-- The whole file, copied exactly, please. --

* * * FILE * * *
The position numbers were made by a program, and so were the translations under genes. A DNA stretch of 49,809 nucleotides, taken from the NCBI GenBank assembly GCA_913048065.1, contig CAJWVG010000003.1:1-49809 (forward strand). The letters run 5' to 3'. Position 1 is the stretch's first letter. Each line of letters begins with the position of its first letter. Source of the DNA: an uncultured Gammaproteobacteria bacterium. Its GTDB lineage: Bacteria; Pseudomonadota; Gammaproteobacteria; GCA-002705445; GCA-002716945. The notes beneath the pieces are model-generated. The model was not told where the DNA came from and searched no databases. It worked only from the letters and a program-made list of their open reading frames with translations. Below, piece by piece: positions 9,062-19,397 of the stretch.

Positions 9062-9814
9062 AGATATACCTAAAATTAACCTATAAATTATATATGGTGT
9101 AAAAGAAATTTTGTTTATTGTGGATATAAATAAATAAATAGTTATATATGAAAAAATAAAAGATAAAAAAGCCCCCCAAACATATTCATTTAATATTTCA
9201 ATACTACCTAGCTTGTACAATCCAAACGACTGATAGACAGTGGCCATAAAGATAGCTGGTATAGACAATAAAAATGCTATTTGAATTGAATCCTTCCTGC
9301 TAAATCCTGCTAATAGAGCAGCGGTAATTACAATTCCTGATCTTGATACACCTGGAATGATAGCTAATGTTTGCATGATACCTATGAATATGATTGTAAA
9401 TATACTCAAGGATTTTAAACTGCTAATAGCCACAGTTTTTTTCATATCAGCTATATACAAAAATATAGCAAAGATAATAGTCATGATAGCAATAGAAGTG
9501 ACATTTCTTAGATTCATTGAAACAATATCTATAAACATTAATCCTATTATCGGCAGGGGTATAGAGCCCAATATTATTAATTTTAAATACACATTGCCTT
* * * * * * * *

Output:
The position numbers were made by a program, and so were the translations under genes. A DNA stretch of 49,809 nucleotides, taken from the NCBI GenBank assembly GCA_913048065.1, contig CAJWVG010000003.1:1-49809 (forward strand). The letters run 5' to 3'. Position 1 is the stretch's first letter. Each line of letters begins with the position of its first letter. Source of the DNA: an uncultured Gammaproteobacteria bacterium. Its GTDB lineage: Bacteria; Pseudomonadota; Gammaproteobacteria; GCA-002705445; GCA-002716945. The notes beneath the pieces are model-generated. The model was not told where the DNA came from and searched no databases. It worked only from the letters and a program-made list of their open reading frames with translations. Below, piece by piece: positions 9,062-19,397 of the stretch.

Positions 9062-9814
9062 AGATATACCTAAAATTAACCTATAAATTATATATGGTGT
9101 AAAAGAAATTTTGTTTATTGTGGATATAAATAAATAAATAGTTATATATGAAAAAATAAAAGATAAAAAAGCCCCCCAAACATATTCATTTAATATTTCA
9201 ATACTACCTAGCTTGTACAATCCAAACGACTGATAGACAGTGGCCATAAAGATAGCTGGTATAGACAATAAAAATGCTATTTGAATTGAATCCTTCCTGC
9301 TAAATCCTGCTAATAGAGCAGCGGTAATTACAATTCCTGATCTTGATACACCTGGAATGATAGCTAATGTTTGCATGATACCTATGAATATGATTGTAAA
9401 TATACTCAAGGATTTTAAACTGCTAATAGCCACAGTTTTTTTCATATCAGCTATATACAAAAATATAGCAAAGATAATAGTCATGATAGCAATAGAAGTG
9501 ACATTTCTTAGATTCATTGAAACAATATCTATAAACATTAATCCTATTATCGGCAGGGGTATAGAGCCCAATATTATTAATTTTAAATACACATTGCCTT